Concurrent Programming on Windows (Anglais) Broché – 28 octobre 2008
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Description du produit
Revue de presse
“I have been fascinated with concurrency ever since I added threading support to the Common Language Runtime a decade ago. That’s also where I met Joe, who is a world expert on this topic. These days, concurrency is a first-order concern for practically all developers. Thank goodness for Joe’s book. It is a tour de force and I shall rely on it for many years to come.”
―Chris Brumme, Distinguished Engineer, Microsoft
“I first met Joe when we were both working with the Microsoft CLR team. At that time, we had several discussions about threading and it was apparent that he was as passionate about this subject as I was. Later, Joe transitioned to Microsoft’s Parallel Computing Platform team where a lot of his good ideas about threading could come to fruition. Most threading and concurrency books that I have come across contain information that is incorrect and explains how to solve contrived problems that good architecture would never get you into in the first place. Joe’s book is one of the very few books that I respect on the matter, and this respect comes from knowing Joe’s knowledge, experience, and his ability to explain concepts.”
―Jeffrey Richter, Wintellect
“There are few areas in computing that are as important, or shrouded in mystery, as concurrency. It’s not simple, and Duffy doesn’t claim to make it so―but armed with the right information and excellent advice, creating correct and highly scalable systems is at least possible. Every self-respecting Windows developer should read this book.”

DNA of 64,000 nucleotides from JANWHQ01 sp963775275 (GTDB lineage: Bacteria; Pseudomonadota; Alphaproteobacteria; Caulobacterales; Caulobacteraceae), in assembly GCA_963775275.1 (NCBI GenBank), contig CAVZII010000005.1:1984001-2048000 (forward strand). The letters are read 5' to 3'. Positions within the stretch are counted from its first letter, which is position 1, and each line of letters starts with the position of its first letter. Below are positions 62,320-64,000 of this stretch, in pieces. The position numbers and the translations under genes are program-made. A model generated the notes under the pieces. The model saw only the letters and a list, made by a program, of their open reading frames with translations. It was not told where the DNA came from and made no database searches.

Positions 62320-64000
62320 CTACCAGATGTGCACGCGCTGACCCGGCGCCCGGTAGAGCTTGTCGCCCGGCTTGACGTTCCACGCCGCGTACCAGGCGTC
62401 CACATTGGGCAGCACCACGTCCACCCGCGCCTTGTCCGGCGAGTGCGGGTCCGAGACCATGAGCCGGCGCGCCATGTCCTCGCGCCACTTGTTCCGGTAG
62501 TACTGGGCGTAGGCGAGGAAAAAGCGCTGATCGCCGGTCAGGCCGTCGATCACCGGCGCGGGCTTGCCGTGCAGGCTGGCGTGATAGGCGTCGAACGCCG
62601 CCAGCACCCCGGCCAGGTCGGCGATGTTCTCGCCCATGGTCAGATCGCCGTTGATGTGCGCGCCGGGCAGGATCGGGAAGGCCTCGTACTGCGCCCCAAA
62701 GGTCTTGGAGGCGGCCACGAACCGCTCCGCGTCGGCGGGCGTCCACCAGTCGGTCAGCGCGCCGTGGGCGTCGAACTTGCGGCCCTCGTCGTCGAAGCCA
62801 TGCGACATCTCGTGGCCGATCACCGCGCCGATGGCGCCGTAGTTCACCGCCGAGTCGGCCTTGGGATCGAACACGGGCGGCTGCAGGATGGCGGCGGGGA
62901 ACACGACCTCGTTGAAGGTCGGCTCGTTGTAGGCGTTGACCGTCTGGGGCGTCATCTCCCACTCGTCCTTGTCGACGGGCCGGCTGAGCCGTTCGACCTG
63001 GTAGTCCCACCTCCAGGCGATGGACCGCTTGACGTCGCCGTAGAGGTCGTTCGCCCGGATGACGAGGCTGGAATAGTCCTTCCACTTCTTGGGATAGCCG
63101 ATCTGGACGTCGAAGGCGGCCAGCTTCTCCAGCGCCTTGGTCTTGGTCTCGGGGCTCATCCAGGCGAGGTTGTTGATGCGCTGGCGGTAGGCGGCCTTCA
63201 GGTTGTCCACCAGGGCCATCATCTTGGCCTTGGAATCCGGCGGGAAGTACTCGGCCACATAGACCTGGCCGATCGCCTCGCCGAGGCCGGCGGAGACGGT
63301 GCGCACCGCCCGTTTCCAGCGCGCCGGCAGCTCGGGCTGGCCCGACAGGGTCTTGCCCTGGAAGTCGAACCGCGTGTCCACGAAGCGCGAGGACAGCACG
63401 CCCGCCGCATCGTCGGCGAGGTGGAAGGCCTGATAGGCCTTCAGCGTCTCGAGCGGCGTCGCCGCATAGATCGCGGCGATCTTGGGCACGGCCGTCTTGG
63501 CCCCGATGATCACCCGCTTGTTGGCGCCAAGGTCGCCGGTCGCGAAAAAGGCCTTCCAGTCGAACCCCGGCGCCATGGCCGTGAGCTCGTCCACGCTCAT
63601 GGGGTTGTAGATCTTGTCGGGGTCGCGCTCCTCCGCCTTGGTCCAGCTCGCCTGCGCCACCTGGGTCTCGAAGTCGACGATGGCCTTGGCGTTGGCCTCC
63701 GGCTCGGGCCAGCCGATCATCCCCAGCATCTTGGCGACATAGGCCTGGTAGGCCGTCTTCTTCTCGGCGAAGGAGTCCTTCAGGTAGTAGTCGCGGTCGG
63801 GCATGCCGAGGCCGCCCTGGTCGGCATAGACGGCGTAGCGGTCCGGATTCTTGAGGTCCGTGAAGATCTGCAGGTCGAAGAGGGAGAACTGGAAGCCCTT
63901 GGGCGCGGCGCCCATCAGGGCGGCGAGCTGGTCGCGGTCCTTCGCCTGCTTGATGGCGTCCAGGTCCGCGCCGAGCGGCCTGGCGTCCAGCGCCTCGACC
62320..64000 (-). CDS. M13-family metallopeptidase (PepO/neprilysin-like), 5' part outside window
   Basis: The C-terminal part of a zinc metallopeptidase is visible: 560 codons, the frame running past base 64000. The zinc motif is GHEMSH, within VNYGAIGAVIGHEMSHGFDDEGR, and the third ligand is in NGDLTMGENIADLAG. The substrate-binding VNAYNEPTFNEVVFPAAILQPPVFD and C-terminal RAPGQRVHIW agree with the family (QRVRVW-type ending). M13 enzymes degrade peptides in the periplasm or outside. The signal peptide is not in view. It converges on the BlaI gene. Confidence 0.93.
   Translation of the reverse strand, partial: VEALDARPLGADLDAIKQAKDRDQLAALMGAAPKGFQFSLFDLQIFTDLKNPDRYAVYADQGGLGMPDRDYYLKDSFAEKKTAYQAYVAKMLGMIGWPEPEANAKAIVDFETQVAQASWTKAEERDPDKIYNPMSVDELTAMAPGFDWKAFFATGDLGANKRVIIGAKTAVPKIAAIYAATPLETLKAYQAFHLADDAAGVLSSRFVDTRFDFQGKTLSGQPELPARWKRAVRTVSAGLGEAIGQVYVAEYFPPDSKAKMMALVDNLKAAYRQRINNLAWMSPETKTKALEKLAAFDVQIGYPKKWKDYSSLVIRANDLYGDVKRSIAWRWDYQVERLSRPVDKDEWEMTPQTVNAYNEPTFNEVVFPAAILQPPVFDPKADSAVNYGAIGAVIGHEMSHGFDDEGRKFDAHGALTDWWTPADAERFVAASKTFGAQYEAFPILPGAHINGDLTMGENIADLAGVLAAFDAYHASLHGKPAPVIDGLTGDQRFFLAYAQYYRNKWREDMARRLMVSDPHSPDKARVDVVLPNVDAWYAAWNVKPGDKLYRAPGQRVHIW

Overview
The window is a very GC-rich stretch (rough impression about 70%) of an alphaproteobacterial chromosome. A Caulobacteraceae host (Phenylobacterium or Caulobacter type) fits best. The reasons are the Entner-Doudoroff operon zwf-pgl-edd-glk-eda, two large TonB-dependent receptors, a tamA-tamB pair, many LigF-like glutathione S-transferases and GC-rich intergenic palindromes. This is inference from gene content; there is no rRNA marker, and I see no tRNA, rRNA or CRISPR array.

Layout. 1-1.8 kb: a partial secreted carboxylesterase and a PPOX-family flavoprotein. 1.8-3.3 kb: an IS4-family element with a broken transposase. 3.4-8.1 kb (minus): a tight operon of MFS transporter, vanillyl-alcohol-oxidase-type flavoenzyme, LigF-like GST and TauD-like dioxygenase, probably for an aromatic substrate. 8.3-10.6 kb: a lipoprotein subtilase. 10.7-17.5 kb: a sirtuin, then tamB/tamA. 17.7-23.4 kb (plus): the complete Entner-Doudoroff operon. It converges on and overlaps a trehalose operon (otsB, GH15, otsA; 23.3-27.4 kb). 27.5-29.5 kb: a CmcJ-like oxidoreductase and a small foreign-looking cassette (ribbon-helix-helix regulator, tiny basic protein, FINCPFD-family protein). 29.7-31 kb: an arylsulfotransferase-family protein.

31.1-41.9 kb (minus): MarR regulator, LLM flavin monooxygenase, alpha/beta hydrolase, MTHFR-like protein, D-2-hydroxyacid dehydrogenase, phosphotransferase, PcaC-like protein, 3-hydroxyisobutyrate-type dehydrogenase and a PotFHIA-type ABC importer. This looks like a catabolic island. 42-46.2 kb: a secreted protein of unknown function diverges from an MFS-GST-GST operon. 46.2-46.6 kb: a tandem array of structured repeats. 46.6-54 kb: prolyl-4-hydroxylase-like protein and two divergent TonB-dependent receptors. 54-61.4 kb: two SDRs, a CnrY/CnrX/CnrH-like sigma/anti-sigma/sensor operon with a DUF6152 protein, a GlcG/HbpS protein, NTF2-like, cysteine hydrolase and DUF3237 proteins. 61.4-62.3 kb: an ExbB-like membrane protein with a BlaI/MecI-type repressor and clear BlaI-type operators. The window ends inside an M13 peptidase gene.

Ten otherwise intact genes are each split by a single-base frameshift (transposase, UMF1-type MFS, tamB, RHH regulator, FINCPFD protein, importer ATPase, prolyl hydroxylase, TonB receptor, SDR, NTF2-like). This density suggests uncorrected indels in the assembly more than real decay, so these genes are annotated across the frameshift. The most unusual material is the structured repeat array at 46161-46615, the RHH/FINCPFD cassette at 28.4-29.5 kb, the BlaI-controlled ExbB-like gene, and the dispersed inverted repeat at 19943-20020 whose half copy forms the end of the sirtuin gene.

―Jonathan Skeet, Software Engineer, Clearswift
“What I love about this book is that it is both comprehensive in its coverage of concurrency on the Windows platform, as well as very practical in its presentation of techniques immediately applicable to real-world software development. Joe’s book is a ‘must have’ resource for anyone building native or managed code Windows applications that leverage concurrency!”
―Steve Teixeira, Product Unit Manager, Parallel Computing Platform, Microsoft Corporation
“This book is a fabulous compendium of both theoretical knowledge and practical guidance on writing effective concurrent applications. Joe Duffy is not only a preeminent expert in the art of developing parallel applications for Windows, he’s also a true student of the art of writing. For this book, he has combined those two skill sets to create what deserves and is destined to be a long-standing classic in developers’ hands everywhere.”
―Stephen Toub, Program Manager Lead, Parallel Computing Platform, Microsoft
“As chip designers run out of ways to make the individual chip faster, they have moved towards adding parallel compute capacity instead. Consumer PCs with multiple cores are now commonplace. We are at an inflection point where improved performance will no longer come from faster chips but rather from our ability as software developers to exploit concurrency. Understanding the concepts of concurrent programming and how to write concurrent code has therefore become a crucial part of writing successful software. With Concurrent Programming on Windows, Joe Duffy has done a great job explaining concurrent concepts from the fundamentals through advanced techniques. The detailed descriptions of algorithms and their interaction with the underlying hardware turn a complicated subject into something very approachable. This book is the perfect companion to have at your side while writing concurrent software for Windows.”
―Jason Zander, General Manager, Visual Studio, Microsoft
Présentation de l'éditeur
“When you begin using multi-threading throughout an application, the importance of clean architecture and design is critical. . . . This places an emphasis on understanding not only the platform’s capabilities but also emerging best practices. Joe does a great job interspersing best practices alongside theory throughout his book.”